By Emily Beaulieu, associate professor of political science, University of Kentucky and Kathleen Searles, assistant professor of political communication, Louisiana State University.
This has been a particularly busy election cycle for political science academics in the United States. Far from standard fare, we have the rise of celebri-candidate Donald Trump, the demise of establishment candidates, and a nomination contest between a self-proclaimed socialist and a woman. Journalists and pundits debate the correct interpretation of polls, the implications of primary turnout, and the politics of an anxious public — conversations that political scientists are often called to weigh in on.
These conversations enable academics to communicate the science of politics and add to public discourse. Yet in these conversations, women may often be left out. This exclusion can send the audience a subtle, but consequential, cue: Women aren’t credible experts.
Gender gaps persist in many facets of political science. Most clearly, for example, men outnumber women faculty.
At first glance, these gaps might appear to provide sufficient explanation for why women are less likely to be called on to serve as experts within the profession and beyond. Yet, closer examination of scholarly metrics like publication and promotion suggest the under-representation of women as experts is not merely a function of numbers. Rather, a combination of implicit gender biases and network effects may lay the foundation for women’s absence in expert discussions, and ultimately lead to a skewed perception of experts as men.
Given that implicit bias can be cyclical, it seems inadequate to laugh off 'manels' or grumble about 'mansplaining'. So we did what political scientists do best: we looked to the research. It shows women in political science do not attain tenure and other promotions at the same rates as men, even when controlling for multiple relevant factors. More recently, data show women are under-represented in the top journals in the discipline.
There is also a gap in perceived and actual influence in the discipline. A survey of international relations (IR) faculty revealed only two women included in the 'top 25' IR scholars in the past 20 years, consistent with work finding women are underrepresented on a list of the 400 most cited political scientists. More analysis indicates that IR journal articles authored by women are cited 20% less than articles by men.
Furthermore, a network analysis reveals that, articles authored by women are not just cited less, but are less likely to be cited in other influential articles. Other research on IR journals reports further gendered citation patterns — male-authored articles and mixed-gender authorship produce bibliographies that are 9-11% women authors, while female-authored articles’ bibliographies contain upwards of 21% women authors.
Women also have different experiences when it comes to service and teaching: Women do more low-status service work than men. Women face 'gender devaluation' when they hold leadership positions, where the status of a position is downplayed. Experimental research shows women are at a clear disadvantage in terms of student evaluations of teaching. Observational research reveals women who are willing to conform to expectations based on gender stereotypes receive ratings on par with men. Other work (also here) finds women spend more time with students outside of class but receive ratings for accessibility equivalent to those of male faculty.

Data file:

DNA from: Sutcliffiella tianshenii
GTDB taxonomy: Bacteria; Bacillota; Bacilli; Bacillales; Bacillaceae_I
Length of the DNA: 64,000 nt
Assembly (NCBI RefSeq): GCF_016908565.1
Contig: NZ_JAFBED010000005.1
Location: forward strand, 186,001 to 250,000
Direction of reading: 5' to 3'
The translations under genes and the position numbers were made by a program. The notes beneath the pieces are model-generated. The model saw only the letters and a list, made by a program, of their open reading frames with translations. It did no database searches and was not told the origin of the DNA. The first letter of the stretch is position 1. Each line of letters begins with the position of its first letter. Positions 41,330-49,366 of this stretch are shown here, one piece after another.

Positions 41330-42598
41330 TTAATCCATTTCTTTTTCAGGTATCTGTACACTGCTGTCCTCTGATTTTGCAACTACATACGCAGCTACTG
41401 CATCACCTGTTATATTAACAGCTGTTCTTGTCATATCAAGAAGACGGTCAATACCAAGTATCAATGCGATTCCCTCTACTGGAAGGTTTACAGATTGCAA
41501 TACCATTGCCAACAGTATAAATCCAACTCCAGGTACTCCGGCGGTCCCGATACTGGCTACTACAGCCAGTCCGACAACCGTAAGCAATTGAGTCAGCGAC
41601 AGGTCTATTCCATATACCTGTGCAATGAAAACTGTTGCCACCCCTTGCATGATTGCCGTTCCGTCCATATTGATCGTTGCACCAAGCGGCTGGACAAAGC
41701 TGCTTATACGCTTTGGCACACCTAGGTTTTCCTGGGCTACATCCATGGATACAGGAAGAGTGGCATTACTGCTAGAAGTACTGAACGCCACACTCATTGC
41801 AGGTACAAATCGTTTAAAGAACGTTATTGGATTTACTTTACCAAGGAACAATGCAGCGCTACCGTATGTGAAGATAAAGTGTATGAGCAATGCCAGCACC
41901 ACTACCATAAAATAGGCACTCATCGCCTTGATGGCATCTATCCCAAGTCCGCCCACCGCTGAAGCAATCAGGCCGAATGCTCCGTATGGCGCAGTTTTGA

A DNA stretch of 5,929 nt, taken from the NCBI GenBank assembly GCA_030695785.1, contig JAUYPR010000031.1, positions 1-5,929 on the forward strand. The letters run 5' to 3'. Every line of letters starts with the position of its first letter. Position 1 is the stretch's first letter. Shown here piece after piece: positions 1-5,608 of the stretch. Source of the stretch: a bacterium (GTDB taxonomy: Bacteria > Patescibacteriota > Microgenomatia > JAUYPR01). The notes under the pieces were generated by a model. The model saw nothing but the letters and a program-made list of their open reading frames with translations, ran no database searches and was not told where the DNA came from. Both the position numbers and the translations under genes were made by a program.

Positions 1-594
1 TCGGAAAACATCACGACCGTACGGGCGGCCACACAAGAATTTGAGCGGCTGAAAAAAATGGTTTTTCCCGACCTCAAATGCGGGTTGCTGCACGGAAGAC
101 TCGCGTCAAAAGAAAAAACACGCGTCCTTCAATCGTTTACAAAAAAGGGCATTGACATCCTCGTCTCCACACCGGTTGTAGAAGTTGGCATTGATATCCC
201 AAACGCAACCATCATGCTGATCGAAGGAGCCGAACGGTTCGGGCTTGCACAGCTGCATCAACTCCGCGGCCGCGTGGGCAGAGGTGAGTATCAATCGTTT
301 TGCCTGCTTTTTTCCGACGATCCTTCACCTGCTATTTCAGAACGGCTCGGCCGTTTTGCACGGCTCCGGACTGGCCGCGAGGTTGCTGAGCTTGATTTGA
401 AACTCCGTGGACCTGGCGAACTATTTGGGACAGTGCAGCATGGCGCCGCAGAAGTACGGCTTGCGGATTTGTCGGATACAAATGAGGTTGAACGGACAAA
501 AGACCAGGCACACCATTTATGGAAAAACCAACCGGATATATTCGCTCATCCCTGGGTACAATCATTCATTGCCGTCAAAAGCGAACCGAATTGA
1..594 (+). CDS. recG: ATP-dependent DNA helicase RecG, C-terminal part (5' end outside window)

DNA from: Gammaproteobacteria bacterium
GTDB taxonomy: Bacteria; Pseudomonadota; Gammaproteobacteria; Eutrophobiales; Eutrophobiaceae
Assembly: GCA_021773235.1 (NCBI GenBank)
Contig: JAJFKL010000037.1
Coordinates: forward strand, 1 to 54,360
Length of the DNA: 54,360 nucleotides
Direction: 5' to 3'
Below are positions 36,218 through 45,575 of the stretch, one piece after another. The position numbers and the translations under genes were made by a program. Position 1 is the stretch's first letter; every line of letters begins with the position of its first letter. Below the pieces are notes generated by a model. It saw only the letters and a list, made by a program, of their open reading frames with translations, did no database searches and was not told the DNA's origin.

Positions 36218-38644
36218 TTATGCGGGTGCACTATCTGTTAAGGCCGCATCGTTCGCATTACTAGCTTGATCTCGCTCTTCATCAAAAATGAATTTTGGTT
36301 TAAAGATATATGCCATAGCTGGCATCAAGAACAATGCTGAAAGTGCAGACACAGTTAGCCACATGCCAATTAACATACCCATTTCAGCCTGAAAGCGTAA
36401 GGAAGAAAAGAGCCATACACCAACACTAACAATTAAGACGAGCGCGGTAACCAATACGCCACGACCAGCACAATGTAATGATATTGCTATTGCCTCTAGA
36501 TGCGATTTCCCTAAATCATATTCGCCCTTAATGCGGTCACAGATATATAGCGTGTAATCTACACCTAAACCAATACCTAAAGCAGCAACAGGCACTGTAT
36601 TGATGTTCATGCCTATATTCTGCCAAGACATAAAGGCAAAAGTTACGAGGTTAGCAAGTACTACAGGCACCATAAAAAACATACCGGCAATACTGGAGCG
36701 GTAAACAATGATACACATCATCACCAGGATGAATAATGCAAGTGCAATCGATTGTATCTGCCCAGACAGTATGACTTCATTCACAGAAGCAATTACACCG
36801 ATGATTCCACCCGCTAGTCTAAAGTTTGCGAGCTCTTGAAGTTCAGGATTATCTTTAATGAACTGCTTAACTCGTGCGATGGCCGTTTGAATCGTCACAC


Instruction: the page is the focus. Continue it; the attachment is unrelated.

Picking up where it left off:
The gaps we see in service and teaching reveal the inherent biases women face in this profession, which have important implications for perceptions of expertise. Additional time spent on service or with students is time away from research that would enhance expertise. Furthermore, conforming to stereotypical expectations of being nurturing undercuts a women’s ability to be perceived as an expert.
To help overcome these biases and entrenched network effects, we started a website, #WomenAlsoKnowStuff to offer an accessible database of women experts in political science. We were frustrated over recent news articles and symposia excluding women political scientists so we wanted to make it easier to find them.
Within a few hours of launching the site the response was overwhelming. It was clear we had identified a need for women in academia broadly as requests poured in from women in various fields all over the world. At the same time, journalists and other political scientists wrote to thank us for the site and indicate how they were using it to identify experts, cites, and expand their networks.
We have decided to focus on what we know best, political science, but we hope our efforts will encourage our colleagues across disciplines. We have now designed a new website that is easier to use, and we are pursuing external funding to ensure the longevity of the site and our efforts.
Several programs have been developed to address gender gaps in political science and academia, such as: Journeys in World Politics, Visions in Methodology (VIM), and the CeMent program in Economics. To the extent that these programs work to increase women’s productivity, we can hope for positive effects on promotion, tenure, and citation, which over-time may shift perceptions of who the experts are.
Still, we know that gender bias persists even when we account for objective metrics associated with research productivity. Waiting for women to gradually accrue more status and influence in the profession is not sufficient and a more disruptive approach may be warranted. Our goal — the success of which we plan to evaluate systematically — is for #WomenAlsoKnowStuff to amplify the voices of women in political science, all over the world.
Photo courtesy of Flickr user Queens University